I am neither a historian nor the academic that Carson is, but I have written some and have presented on the topic of family and marriage. I am employed at a nice size public university in the Northeast. I met Carson at a conference a few years ago and have served as a guest blogger here. While Carson is recovering from surgery, I will be at the control of this blog. Feel free to leave a thought or comment.
Marriage is one of the oldest institution in human history. According to the Judaic-Christian Bible, Adam and Eve became aware of their nudity after disobeying God’s instructions. Some scholars believe that Adam and Eve’s relationship marks the birth of physical and emotional love. Like Adam and Eve, many of the couples I have studied in a historical and present sense are drawn together by emotional and physical attraction.
Unfortunately for many of us today, we have allowed politicians to espouse slogans such as family values and protecting the family and marriage to the point that we are not clear why the definition of family has changed. Today, almost 60% of all American marriages end in divorce. Dating back to the 2004 election, conservative Democrats and Republicans played the vote card by blaming the demise of marriage and the family on gays and lesbians. Gary Glenn, a prominent member of the traditional family movement in the U.S. state of Michigan, has described the movement as “…a burgeoning alliance of white evangelicals, conservative Roman Catholics and African-American Protestants for whom gay marriage is like abortion: non-negotiable.” (Wiki)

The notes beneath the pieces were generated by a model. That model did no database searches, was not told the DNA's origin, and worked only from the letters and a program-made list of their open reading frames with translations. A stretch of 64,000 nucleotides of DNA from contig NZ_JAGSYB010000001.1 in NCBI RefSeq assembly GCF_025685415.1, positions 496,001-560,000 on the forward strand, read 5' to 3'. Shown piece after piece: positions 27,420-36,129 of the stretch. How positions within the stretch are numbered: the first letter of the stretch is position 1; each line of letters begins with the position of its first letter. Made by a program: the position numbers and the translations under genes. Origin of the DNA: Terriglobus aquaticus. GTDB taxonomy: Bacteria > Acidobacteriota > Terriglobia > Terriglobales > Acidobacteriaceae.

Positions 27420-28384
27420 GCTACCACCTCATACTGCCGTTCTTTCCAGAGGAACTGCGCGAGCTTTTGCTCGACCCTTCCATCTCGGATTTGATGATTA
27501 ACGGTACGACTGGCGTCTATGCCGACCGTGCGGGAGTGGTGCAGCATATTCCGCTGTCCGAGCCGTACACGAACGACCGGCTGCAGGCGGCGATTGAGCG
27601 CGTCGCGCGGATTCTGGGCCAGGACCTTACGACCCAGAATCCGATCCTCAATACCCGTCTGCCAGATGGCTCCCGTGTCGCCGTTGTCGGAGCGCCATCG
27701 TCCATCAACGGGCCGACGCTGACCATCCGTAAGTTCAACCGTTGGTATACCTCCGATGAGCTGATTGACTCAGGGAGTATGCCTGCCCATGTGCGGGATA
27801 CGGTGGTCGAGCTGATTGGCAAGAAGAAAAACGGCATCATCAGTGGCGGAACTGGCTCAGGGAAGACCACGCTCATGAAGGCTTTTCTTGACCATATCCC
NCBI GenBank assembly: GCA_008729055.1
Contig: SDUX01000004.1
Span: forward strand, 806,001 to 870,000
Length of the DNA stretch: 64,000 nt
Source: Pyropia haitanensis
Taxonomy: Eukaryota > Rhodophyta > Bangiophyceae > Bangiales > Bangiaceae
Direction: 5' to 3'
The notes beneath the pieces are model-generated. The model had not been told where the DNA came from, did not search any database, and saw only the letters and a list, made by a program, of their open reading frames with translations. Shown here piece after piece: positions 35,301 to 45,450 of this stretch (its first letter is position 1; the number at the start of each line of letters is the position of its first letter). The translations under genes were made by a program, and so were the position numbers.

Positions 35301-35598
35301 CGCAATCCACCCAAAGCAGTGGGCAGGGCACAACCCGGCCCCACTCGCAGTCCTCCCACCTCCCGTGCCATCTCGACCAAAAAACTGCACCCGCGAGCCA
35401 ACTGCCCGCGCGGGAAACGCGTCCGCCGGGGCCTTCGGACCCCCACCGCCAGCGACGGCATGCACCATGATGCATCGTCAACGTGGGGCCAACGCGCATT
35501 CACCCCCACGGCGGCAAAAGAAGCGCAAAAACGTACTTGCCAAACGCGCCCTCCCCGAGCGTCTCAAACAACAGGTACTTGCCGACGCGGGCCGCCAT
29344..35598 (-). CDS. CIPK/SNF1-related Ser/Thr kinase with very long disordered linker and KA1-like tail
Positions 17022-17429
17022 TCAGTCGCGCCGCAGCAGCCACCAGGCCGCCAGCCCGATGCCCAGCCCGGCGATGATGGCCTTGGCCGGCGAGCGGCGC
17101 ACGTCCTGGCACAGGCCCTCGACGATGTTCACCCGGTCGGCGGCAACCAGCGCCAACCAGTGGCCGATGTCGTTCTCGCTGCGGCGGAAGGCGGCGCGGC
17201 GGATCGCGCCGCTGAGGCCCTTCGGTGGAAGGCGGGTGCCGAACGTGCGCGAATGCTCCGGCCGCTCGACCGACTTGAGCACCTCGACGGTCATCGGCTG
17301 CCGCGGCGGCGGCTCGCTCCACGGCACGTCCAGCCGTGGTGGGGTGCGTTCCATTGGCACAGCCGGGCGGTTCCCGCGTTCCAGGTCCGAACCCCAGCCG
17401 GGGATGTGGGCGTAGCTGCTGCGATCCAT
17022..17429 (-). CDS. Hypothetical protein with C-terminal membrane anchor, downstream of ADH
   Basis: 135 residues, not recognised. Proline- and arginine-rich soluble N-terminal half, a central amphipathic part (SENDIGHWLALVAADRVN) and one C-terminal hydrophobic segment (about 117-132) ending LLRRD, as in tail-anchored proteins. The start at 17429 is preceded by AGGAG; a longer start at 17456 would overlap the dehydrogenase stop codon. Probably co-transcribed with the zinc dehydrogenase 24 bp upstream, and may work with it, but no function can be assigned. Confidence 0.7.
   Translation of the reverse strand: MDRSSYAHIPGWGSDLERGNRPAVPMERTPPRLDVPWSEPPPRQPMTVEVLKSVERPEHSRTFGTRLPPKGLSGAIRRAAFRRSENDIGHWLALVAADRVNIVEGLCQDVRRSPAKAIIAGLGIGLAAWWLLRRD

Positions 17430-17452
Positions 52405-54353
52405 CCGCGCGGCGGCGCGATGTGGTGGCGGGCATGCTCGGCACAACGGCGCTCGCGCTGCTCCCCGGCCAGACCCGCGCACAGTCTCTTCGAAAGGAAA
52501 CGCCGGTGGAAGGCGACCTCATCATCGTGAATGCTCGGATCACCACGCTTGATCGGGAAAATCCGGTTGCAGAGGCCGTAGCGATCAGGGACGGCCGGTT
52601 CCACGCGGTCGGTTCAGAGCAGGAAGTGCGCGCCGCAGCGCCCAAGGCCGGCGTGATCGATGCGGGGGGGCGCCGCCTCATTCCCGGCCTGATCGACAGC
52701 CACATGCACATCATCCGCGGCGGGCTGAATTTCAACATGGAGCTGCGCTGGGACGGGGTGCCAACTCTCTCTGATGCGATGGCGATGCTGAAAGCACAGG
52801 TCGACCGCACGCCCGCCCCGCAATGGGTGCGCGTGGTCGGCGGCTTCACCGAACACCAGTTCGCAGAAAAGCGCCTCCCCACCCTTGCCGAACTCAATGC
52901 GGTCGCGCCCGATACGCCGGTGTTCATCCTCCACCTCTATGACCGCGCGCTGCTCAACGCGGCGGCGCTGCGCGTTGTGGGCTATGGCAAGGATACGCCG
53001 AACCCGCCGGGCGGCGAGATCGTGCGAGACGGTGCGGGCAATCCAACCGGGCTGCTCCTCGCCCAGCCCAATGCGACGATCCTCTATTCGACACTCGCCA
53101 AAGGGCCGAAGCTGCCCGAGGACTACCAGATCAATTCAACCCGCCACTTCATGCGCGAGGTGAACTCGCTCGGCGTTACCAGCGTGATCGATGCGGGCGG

Actually, many sociologists marked the 1960s as the point at which family and marriage changed. Still, this is too simple. In western society, marked by the dawn of the industrial revolution, social scientist have noticed a shift in the family as we have passed through various historical periods since: 1890, 1920, 1930, 1960, 1970, 1980, and 2000.
I do think it is important that we as a society look at the family as a way to measure and reflect our attitudes about race, religion, sexual identity, and tolerance. Sociologist tell us that many of our beliefs are shaped by the family. If this is true, the ideal family I believe is starting to take place when many will argue that we have entered into a new age of the changed family. Here is an article from USA TODAY I enjoyed.
Here are the Numbers:
75% of the couples I counsel (religious and non-religious) lived together before deciding to marry.
Couples tend to marry within their race and class status — though this has changed a great deal.
Education continues to be a a major factor in formulating the family unit. I read a few years ago that this factor has replaced religion among protestants but not to the same length with Catholics, Jews, and Muslims.